Experts say the healthier children are, the more likely they are to perform well at school and in life in general. Organizers behind Get Smart Schools—a charter school group with plans to build in Denver—agree and are in search of someone to lead their innovative institution, which will focus on physical activity and nutritious food, as well as provide medical, dental, vision, and mental health services to its mostly low-income students (Ed News Colorado). The school, slated to open in fall 2013, will also make extra efforts to involve parents so that healthy behaviors and habits might be adopted inside unlikely households where obesity is on the rise, even in "lean" Colorado.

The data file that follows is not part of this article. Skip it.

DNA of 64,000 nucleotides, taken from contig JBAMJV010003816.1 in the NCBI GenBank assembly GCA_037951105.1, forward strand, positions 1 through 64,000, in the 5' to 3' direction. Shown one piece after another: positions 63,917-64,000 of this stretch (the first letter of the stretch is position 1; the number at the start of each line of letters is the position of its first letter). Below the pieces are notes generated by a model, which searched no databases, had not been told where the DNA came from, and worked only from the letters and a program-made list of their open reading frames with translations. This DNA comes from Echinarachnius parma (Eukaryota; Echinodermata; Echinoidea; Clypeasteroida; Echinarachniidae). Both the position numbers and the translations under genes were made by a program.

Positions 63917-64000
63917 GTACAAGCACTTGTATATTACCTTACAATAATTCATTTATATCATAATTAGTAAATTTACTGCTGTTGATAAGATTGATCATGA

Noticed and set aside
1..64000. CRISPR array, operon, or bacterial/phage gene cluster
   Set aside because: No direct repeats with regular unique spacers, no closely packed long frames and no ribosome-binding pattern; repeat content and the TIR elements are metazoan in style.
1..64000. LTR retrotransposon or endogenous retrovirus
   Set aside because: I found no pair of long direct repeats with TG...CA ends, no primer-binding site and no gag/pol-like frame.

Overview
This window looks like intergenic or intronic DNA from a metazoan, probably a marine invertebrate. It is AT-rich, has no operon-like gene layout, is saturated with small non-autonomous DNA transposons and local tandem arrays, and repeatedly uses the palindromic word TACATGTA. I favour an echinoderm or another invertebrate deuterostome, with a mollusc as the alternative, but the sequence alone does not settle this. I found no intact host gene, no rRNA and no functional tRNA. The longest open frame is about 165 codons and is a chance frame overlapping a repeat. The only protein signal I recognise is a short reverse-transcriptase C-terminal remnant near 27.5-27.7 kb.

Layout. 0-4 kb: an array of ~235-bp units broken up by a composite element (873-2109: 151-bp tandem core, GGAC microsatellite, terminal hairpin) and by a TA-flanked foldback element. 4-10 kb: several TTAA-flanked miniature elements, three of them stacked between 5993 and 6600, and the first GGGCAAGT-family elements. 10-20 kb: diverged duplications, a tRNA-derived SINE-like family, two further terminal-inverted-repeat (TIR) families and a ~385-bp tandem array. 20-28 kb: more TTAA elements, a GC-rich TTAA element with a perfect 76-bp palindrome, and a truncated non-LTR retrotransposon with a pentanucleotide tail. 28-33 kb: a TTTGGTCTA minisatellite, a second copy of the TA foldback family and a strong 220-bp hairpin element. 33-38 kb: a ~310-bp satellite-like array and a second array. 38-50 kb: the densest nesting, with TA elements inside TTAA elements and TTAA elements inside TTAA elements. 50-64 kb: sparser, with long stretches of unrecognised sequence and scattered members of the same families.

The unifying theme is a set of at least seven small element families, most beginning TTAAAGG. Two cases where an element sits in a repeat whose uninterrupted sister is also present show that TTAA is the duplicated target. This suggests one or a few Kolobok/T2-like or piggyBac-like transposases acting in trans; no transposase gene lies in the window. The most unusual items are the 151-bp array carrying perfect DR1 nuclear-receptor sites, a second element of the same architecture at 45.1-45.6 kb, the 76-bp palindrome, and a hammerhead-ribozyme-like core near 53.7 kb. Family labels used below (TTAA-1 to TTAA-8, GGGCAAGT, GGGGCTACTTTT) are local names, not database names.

One Chicago school with a similar focus is showing some positive outcomes from such an approach, including lower body mass indexes in students and higher attendance rates compared to those at nearby public schools, where obesity and absences are commonplace. But some public institutions are getting a dose of healthfulness as well thanks to programs like First Lady Michelle Obama's Let's Move, which emphasizes healthy eating and living among children. A recent cooking contest at the Winograd K-8 school in Greeley had kids proving to each other that whole grains, leafy greens, fruits, and vegetables really can taste good (Denver Post). They even convinced the kindergartners.
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